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Glassboard, a new mobile app for sharing privately with groups, just launched from my friends at Sepia Labs. They’re seeing some good initial coverage from ReadWriteWeb and Macworld and twitter is abuzz with people setting up private groups (which I find oddly amusing – but since there is no way to discover a “private board” – it makes sense.)
Glassboard highlights an interesting dynamic in the market that I’ve referenced before namely that collectively, as the creators and early adopters of technology, we still haven’t figured out the right balance of what information should be public and what should be private, and how this information should be used in the social graph.
Take location information as an example. One of the things Glassboard allows you to share with a group is your location, but they make it just as easy not to share it. You may recall that in March I had a foursquare checkin scare whereby someone tracked me down at a restaurant and called me on the phone to spook me because they knew my location. It worked – that interaction then led to me rethinking how I use my social graph – and, more specifically, how and with whom I share my location.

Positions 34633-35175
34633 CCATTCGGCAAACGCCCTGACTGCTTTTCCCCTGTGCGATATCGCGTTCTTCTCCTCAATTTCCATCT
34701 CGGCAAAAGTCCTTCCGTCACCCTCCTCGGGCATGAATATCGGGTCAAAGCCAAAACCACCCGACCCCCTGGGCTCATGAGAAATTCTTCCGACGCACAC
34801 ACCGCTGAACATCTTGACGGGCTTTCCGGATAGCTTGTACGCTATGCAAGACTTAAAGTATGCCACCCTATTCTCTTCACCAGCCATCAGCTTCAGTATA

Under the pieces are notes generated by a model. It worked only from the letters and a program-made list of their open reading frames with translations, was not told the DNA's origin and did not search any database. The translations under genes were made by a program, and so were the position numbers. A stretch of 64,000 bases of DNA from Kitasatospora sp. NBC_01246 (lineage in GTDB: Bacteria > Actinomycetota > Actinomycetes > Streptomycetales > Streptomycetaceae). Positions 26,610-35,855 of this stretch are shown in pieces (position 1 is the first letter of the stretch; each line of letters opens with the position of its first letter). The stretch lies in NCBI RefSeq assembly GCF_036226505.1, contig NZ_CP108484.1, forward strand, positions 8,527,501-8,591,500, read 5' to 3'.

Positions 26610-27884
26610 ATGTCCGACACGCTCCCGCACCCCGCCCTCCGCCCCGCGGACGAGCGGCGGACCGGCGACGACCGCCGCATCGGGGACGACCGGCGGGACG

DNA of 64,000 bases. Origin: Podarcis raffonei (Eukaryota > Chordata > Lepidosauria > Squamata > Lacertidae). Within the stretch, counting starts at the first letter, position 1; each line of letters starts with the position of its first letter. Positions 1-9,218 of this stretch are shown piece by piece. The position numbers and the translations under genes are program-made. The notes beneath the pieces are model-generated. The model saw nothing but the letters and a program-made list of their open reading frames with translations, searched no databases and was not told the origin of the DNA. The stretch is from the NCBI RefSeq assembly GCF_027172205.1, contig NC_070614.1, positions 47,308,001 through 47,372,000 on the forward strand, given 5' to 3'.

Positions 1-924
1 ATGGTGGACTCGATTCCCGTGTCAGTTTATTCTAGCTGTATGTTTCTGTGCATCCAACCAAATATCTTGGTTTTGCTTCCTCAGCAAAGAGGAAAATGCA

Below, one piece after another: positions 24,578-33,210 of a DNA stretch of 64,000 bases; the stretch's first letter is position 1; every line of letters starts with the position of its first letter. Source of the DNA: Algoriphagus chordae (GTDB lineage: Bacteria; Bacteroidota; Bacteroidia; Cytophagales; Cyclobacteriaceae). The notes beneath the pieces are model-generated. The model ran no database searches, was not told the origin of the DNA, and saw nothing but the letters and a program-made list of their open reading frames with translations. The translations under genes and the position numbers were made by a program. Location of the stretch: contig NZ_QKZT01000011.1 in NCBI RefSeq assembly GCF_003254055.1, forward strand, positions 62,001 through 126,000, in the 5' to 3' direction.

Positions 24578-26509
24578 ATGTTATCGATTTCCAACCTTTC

Location is one of those uniquely personal data points that, when used inappropriately, can leave you (or the people you care about) hugely vulnerable. And even though this vulnerability exists, your location is casually being used by advertisers to send you geo-ads and its being attached to all your photos. On one hand, its a great piece of data that can be really helpful when you need to tell people where you are or where you were, but on the other hand, the ways it can be used inappropriately are innumerable.
The Glassboard folks have recognized the sensitivity of location data and have implemented the strict end user controls over how, when and with whom to use it. They’ve also done a bunch of other interesting and important things in their group sharing app – I encourage you to check it out if you are on iPhone, Android, and Windows Mobile 7.